Developing Ceria-Based Catalysts

Meeting Program — October 2013

Ray­mond J. Gorte
Depart­ment of Chem­i­cal & Bio­mol­e­c­u­lar Engi­neer­ing
Uni­ver­si­ty of Penn­syl­va­nia
Philadel­phia, PA 19104

Abstract — Ceria-sup­port­ed met­al cat­a­lysts are wide­ly used in auto­mo­tive emis­sions con­trol, where ceria pro­vides “Oxy­gen Stor­age Capac­i­tance”. Ceria-sup­port­ed met­als also have poten­tial for a large num­ber of oth­er appli­ca­tions, rang­ing from methane oxi­da­tion to the water-gas-shift reac­tion, due to the enhanced prop­er­ties that ceria imparts. How­ev­er, the activ­i­ties and sta­bil­i­ties depend strong­ly on the struc­ture of the ceria and whether or not it is mixed with a sec­ond oxide. Cat­a­lyst prop­er­ties are also affect­ed by how cat­alyt­ic met­als inter­act with the sup­port.

In this talk, I will first dis­cuss work aimed at under­stand­ing the role that ceria plays in oxy­gen stor­age and demon­strate that the ther­mo­dy­nam­ic redox prop­er­ties of cat­alyt­ic forms of ceria dif­fer from that of bulk ceria. I will then talk about our efforts to max­i­mize the inter­ac­tions between cat­alyt­ic met­als and ceria, as well as pre­vent sin­ter­ing of the met­al par­ti­cles, through the prepa­ra­tion of core-shell cat­a­lysts deposit­ed onto a func­tion­al­ized-alu­mi­na sup­port. These core-shell cat­a­lysts exhib­it excep­tion­al activ­i­ty for methane oxi­da­tion, with impres­sive sta­bil­i­ty at high tem­per­a­tures.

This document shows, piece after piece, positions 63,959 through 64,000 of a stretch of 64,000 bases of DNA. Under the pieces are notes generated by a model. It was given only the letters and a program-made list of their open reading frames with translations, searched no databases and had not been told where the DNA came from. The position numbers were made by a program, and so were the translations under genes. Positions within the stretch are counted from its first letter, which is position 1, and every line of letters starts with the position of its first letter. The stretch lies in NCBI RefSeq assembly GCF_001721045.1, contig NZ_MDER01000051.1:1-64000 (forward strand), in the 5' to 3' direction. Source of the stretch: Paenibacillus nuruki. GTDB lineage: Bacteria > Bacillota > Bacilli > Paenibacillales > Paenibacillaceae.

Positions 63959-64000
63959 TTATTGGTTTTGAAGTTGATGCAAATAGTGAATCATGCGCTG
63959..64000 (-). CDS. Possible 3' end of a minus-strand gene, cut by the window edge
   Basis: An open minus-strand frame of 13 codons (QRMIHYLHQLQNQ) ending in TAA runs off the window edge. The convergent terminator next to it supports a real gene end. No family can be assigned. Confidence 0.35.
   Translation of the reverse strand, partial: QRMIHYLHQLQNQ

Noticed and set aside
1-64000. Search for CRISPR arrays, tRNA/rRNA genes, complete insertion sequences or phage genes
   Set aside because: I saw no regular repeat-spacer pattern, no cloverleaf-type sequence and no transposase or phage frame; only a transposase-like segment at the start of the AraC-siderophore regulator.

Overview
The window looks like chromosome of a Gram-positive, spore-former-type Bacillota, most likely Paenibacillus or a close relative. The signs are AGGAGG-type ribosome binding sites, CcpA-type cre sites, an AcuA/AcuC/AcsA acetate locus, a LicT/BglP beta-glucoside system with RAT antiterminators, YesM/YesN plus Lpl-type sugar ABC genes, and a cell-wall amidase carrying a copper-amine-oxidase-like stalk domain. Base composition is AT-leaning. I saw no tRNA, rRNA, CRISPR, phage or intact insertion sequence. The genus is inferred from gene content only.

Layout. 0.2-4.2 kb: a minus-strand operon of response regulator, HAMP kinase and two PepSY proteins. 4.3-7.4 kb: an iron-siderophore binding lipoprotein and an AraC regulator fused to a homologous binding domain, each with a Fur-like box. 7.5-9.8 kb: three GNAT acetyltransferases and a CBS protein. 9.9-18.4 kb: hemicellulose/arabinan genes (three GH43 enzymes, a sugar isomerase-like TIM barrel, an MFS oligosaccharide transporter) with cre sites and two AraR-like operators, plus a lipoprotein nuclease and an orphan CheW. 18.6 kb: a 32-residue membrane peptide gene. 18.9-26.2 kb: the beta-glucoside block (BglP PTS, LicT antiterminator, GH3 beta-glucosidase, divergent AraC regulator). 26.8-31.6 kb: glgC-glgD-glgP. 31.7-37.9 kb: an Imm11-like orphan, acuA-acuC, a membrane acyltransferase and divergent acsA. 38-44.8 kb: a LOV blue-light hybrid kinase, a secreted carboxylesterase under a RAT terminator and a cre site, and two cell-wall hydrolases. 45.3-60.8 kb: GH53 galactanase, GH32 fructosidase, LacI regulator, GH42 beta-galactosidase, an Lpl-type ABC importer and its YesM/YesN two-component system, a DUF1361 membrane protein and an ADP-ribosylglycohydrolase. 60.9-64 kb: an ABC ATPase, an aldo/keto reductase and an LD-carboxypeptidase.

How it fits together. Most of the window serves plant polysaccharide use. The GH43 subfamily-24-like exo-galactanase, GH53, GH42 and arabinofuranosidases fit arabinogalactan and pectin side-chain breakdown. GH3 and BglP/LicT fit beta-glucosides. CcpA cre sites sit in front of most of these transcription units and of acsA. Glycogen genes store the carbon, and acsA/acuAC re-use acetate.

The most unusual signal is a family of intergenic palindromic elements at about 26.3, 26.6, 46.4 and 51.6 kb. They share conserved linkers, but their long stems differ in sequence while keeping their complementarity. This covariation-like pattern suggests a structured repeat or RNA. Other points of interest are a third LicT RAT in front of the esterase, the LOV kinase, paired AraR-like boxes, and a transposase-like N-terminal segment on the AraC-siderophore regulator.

ray_gorteBiog­ra­phy — Ray­mond J. Gorte joined the fac­ul­ty at the Uni­ver­si­ty of Penn­syl­va­nia in 1981 after receiv­ing his PhD in Chem­i­cal Engi­neer­ing from the Uni­ver­si­ty of Min­neso­ta. He is cur­rent­ly the Rus­sell Pearce and Eliz­a­beth Crim­i­an Heuer Pro­fes­sor of Chem­i­cal & Bio­mol­e­c­u­lar Engi­neer­ing, with a sec­ondary appoint­ment in Mate­ri­als Sci­ence & Engi­neer­ing. Since join­ing Penn, Ray has served as Chair­man of Chem­i­cal Engi­neer­ing from 1995 to 2000 and was the Carl V. S. Pat­ter­son Pro­fes­sor of Chem­i­cal Engi­neer­ing from 1996 through 2001. He received the 1997 Par­ra­vano Award of the Michi­gan Catal­y­sis Soci­ety, the 1998 Philadel­phia Catal­y­sis Club Award, the 1999 Paul Emmett Award of the North Amer­i­can Catal­y­sis Soci­ety, the 2001 Penn Engi­neer­ing Dis­tin­guished Research Award, and the 2009 AIChE Wil­helm Award. He has served as Chair­man of the Gor­don Con­fer­ence on Catal­y­sis (1998) and Pro­gram Chair­man of the 12th Inter­na­tion­al Zeo­lite Con­fer­ence (1998). He is an Asso­ciate Edi­tor of the Jour­nal of the Elec­tro­chem­i­cal Soci­ety. His present research inter­ests are focused on elec­trodes for sol­id-oxide fuel cells and the cat­alyt­ic prop­er­ties of core-shell mate­ri­als. He is also known for his research on zeo­lite acid­i­ty and for met­al-sup­port effects, espe­cial­ly with ceria-sup­port­ed pre­cious met­als, used in auto­mo­tive emis­sions con­trol.